Farmington Wildland Urban Interface
- More than 60,000 communities in the United States are at risk for WUI fires. (LINK)
- Between 2002 and 2016, an average of over 3,000 structures were lost to WUI fires each year in the U.S. (LINK)
- The WUI area continues to grow by approximately 2 million acres per year. (LINK)
- Relative to the total houses in the state, New Mexico has between 60.1 - 82.6% of houses in a WUI area. (LINK)
By mapping Farmington's WUI areas, a spatial record has been created to represent areas where structures and other human development coincide with vegetation within and around the boundaries of the city. The Farmington Wildland Urban Interface Map can be used as a tool to help identify fire risks in order to assess and mitigate impacts of development on wildlands and for protecting homes from natural hazards. The map below was put together by the City of Farmington Planning Division with the contribution of several local and federal agencies including the Farmington Fire Department, San Juan County, and the Bureau of Land Management Farmington Field Office. The Farmington WUI map defines wildfire risks as either "low to moderate" and "high", based on a number of factors including structure density and vegetation levels. An additional surface management layer has been added to provide information on land ownership within and around Farmington.
WIU maps can be extremely helpful in tracking changes in wildfire over time. The Wildland-Urban Interface Change Map put together by Silvis Lab through the University of Wisconsin provides insightful data on how WUI areas have grown through the years.
- Clean roofs and gutters of dead leaves, debris and pine needles that could catch embers.
- Replace and/or repair loose or missing shingles and damaged or loose window screens to prevent ember penetration.
- Prevent ember passage through vents in the eaves and attic by installing 1/8 inch metal mesh screening.
- Move any flammable material away from wall exteriors- mulch, flammable plants, leaves and needles, firewood piles- anything that can burn. Remove anything stored underneath decks or porches. Keep flammable debris a minimum of 50 feet from the house, preferably on the uphill side.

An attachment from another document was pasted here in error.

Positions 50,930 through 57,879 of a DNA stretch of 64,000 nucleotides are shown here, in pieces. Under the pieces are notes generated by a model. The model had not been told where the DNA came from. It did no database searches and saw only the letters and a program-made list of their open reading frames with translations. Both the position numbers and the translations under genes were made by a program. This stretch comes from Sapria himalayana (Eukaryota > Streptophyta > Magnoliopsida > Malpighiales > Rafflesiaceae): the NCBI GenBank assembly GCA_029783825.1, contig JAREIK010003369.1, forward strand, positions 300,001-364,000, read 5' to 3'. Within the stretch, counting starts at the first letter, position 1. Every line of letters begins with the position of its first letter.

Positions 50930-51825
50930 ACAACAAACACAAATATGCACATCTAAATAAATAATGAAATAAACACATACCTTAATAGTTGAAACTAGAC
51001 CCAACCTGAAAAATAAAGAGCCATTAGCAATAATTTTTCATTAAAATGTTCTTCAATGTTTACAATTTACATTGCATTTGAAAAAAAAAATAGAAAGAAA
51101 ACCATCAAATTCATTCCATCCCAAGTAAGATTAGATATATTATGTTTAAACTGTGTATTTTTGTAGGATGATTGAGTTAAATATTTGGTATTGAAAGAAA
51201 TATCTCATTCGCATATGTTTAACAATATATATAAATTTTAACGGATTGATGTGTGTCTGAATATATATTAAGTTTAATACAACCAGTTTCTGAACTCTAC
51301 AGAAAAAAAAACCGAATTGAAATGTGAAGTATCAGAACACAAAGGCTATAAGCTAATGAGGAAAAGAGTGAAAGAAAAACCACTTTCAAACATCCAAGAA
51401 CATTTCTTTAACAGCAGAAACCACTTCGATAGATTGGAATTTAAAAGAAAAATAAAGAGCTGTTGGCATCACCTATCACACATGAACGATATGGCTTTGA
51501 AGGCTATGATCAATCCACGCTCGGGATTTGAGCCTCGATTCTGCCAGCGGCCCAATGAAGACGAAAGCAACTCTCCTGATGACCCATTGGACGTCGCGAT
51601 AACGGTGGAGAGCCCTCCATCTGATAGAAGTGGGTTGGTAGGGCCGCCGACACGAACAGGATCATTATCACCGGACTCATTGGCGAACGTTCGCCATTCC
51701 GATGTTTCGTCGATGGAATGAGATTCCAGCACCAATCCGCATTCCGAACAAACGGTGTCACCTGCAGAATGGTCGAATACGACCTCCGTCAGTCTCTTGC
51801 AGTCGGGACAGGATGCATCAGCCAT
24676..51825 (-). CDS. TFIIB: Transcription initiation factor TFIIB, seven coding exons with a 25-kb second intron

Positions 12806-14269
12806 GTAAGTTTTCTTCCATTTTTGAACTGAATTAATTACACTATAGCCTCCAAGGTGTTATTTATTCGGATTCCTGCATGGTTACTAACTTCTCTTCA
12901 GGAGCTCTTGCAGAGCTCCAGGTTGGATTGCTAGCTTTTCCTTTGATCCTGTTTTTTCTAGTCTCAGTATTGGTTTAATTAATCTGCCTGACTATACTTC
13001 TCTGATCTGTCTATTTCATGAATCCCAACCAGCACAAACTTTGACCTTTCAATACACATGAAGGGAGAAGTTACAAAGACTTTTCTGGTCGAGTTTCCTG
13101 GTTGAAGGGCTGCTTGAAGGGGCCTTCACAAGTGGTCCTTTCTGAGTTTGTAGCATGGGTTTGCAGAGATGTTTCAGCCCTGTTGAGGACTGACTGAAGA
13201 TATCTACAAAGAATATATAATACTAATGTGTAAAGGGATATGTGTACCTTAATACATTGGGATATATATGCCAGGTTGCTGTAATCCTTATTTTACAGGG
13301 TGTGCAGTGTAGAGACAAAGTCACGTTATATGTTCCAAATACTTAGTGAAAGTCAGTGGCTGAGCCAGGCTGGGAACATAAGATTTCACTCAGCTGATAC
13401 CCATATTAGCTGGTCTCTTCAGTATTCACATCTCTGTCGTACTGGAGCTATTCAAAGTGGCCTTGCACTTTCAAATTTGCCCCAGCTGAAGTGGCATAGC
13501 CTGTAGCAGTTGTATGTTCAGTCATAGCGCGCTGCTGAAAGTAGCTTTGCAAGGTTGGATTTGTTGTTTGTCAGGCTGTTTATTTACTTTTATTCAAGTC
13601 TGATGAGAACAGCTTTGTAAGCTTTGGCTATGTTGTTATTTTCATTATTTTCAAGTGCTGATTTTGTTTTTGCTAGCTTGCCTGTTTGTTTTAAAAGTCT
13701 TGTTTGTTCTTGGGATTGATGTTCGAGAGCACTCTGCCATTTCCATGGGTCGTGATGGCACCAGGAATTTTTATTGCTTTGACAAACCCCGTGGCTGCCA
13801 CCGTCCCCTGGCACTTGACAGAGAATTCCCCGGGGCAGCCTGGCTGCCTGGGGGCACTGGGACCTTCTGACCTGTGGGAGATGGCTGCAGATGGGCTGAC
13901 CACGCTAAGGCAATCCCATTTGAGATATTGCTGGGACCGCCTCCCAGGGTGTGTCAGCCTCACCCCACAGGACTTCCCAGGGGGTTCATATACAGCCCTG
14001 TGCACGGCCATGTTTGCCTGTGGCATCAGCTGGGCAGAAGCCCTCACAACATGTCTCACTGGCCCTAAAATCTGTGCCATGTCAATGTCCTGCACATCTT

- Choose fire resistant building materials whenever possible.
- Dispose of heavy accumulations of ground litter and debris.
- Remove dead plant and tree material.
- Remove vegetation adjacent to storage sheds or other outbuildings within this area.
- Thin trees so that trees 30-60 feet from the home have at least 12 feet between canopy tops and trees 60-100 feet from the home have at least 6 feet between the canopy tops.
- They grow without accumulating large amounts of combustible dead branches, needles, or leaves.
- They have low sap or resin content.
- They grow slowly and need little maintenance.
- They are short and grow close to the ground.
Additional tips to follow when planning a Fire Wise landscape include:
- Landscape according to the recommended defensible space zones. Plants nearest your home should be more widely spaced and smaller than those farther away.
- Plant in small, irregular clusters and islands, not in large masses.
- Break up the continuity of the vegetation (fuel) with decorative rock, gravel, and stepping stone pathways. This will help modify fire behavior and slow its spread across your property.
- In the event of drought and water rationing, prioritize the plants you wish to save. Provide supplemental water to those nearest your home.
- The homes landscape and the plants in it must be maintained to retain their FIREWISE properties.
WILDLAND INTERFACE TRAINING AND RESOURCES
Reducing Wildfire Risk to People and Property - NFPA Free Online Training and Risk Simulator
The National Fire Protection Association (NFPA) provides free online training and an augmented reality (AR) risk simulator to protect against wildfire and learn steps to help reduce your risk. Find out more HERE
Explore additional resources (training, research, and information) to help prepare for a safe wildland fire response and to create and sustain a fire-adapted community HERE